Our decision today comports with previous appellate pronouncements on the issue of limitation-tolling fraud in medical malpractice suits. In the present case, the record supports a reasonable inference that appellant knowingly attempted to conceal his negligence throughout his post-January 2, 1974 relationship with appellees (see Sutlive v. Hackney, supra) and that appellant failed to disclose or acknowledge that Mrs. Cowart's condition was related to his previous treatment of her. See Lorentzson v. RoweIl, 171 Ga. App. 821 (321 SE2d 341) (1984); Leagan v. Levine, supra. There is evidence from which it can be inferred that appellant knew of his improper conduct and tried to cover up such conduct (compare Gillis v. Palmer, supra), and appellees' allegations of fraud amount to more than mere misdiagnosis. Compare Johnson v. Gamwell, 165 Ga. App. 425 (301 SE2d 492) (1983).
Viewing the evidence of record in favor of appellees, we conclude the trial court did not err in denying appellant's motion for partial summary judgment.
BEASLEY, Judge, dissenting.
1. I agree that in our consideration of the case, we cannot take into account the depositions which were not considered by the trial court in ruling on the motion. Although the court may have used copies, it being clear that the originals were not filed until after the entry of the order appealed from, the record does not so demonstrate and we cannot assume it.
2. I dissent because I can find no evidence in the record which raises a question of fact with respect to fraud as to the first operation. That was the surgery on January 2 in which Dr. Quattlebaum found a number of small stones in Mrs. Cowart's gall bladder and removed the gall bladder. Even assuming he did so negligently, in order for this medical procedure to be tested legally, it would have to survive the statute of limitation which otherwise controls. Fraud would toll it, to be sure, but there is no evidence of fraud as to this first surgery; what is focused on by the majority is evidence of fraud with respect to the surgery on January 24, which is quite another matter and is furthermore not a subject of this appeal.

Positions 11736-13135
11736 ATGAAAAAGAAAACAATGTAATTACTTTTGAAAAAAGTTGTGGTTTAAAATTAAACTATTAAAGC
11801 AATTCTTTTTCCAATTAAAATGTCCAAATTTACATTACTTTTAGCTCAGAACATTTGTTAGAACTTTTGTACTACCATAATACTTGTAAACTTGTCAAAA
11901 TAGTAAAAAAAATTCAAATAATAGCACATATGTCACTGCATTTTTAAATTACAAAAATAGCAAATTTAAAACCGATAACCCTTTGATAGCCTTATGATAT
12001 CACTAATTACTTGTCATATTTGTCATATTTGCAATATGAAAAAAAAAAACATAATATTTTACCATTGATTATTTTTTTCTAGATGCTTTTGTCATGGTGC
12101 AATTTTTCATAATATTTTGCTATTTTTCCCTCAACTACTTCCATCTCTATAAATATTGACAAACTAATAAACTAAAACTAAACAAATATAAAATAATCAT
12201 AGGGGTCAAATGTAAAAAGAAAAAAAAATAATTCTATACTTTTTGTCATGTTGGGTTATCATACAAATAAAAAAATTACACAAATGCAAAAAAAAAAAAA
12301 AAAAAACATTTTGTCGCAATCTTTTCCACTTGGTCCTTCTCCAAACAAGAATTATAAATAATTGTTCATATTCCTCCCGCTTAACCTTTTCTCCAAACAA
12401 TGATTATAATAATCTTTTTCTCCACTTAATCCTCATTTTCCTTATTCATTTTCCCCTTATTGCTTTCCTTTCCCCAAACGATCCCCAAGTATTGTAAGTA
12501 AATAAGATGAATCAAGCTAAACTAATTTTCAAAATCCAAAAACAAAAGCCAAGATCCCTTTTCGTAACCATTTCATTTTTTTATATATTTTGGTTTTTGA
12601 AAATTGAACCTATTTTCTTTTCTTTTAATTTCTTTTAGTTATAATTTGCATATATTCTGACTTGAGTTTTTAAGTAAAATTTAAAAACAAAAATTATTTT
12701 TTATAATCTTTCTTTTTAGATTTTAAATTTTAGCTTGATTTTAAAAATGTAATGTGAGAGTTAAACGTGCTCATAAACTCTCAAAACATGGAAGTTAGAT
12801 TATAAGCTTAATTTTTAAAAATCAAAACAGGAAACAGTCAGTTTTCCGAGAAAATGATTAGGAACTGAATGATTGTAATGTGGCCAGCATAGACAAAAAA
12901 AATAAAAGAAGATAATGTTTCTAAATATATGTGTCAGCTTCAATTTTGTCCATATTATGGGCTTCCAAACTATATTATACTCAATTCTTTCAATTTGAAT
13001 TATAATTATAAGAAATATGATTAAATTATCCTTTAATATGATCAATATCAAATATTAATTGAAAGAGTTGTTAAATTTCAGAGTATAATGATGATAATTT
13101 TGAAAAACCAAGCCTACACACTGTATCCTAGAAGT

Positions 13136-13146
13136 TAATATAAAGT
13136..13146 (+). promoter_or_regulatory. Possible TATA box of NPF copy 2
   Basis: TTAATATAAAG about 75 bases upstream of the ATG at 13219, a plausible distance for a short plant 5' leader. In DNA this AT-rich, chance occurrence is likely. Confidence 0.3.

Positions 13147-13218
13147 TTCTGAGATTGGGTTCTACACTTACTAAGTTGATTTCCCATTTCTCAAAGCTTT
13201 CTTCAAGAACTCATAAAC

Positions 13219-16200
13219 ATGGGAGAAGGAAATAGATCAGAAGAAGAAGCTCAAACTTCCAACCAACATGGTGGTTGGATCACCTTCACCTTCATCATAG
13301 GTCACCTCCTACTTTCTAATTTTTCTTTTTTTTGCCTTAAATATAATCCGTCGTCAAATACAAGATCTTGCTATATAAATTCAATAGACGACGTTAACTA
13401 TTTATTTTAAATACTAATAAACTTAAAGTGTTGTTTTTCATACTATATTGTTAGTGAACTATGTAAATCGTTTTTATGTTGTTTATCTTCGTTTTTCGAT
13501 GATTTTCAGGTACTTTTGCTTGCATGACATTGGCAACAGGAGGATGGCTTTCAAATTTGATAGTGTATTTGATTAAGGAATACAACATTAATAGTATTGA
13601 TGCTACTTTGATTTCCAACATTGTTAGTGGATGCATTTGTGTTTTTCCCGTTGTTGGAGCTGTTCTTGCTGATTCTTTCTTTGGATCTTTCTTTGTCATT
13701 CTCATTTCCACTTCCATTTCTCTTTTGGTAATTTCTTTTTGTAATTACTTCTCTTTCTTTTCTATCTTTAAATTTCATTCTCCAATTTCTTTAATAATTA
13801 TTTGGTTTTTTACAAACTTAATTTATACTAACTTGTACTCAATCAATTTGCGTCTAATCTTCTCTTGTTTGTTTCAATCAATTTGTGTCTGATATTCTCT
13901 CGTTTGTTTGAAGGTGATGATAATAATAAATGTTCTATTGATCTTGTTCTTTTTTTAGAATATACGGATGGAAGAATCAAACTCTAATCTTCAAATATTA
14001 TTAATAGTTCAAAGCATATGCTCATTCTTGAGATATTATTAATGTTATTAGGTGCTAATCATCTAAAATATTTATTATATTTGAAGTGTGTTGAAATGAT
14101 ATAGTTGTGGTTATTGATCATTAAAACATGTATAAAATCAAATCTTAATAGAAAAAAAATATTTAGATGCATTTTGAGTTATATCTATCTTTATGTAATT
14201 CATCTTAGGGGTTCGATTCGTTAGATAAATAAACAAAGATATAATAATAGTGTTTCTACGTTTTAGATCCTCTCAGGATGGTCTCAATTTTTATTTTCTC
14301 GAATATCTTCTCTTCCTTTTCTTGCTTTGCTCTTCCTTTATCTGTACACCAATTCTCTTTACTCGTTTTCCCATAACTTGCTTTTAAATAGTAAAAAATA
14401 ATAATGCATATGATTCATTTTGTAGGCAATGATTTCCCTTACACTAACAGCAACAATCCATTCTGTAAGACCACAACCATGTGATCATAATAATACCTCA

"If facts do exist which would toll the statute of limitations, the appellant [plaintiff] has the burden of setting forth and supporting these facts, Carroll v. Pittsburgh Steel," [Co., 103 FSupp. 788, 790 (W. D. Pa. 1952)]. Wade v. Thomasville Orthopedic Clinic, 167 Ga. App. 278, 281 (2) (306 SE2d 366) (1983). There must be evidence of fraud, as to the matter complained of, 50 as to excuse plaintiff for not bringing suit within the statutorily prescribed time. See Shved v. Daly, 174 Ga. App. 209 (329 SE2d 536) (1985); Gillis v. Palmer, 178 Ga. App. 608, 610 (2) (344 SE2d 446) (1986). The absence of any fraud with respect to the January 2 surgery entitles defendant to a partial summary judgment on that issue.
Albert Fendig, Jr., William H. Pinson, Jr., for appellees.
Thomas A. Withers, for appellant.
DECIDED MARCH 19, 1987 -- REHEARING DENIED APRIL 2, 1987 -- CERT. APPLIED FOR.
Thursday May 21 14:13 EDT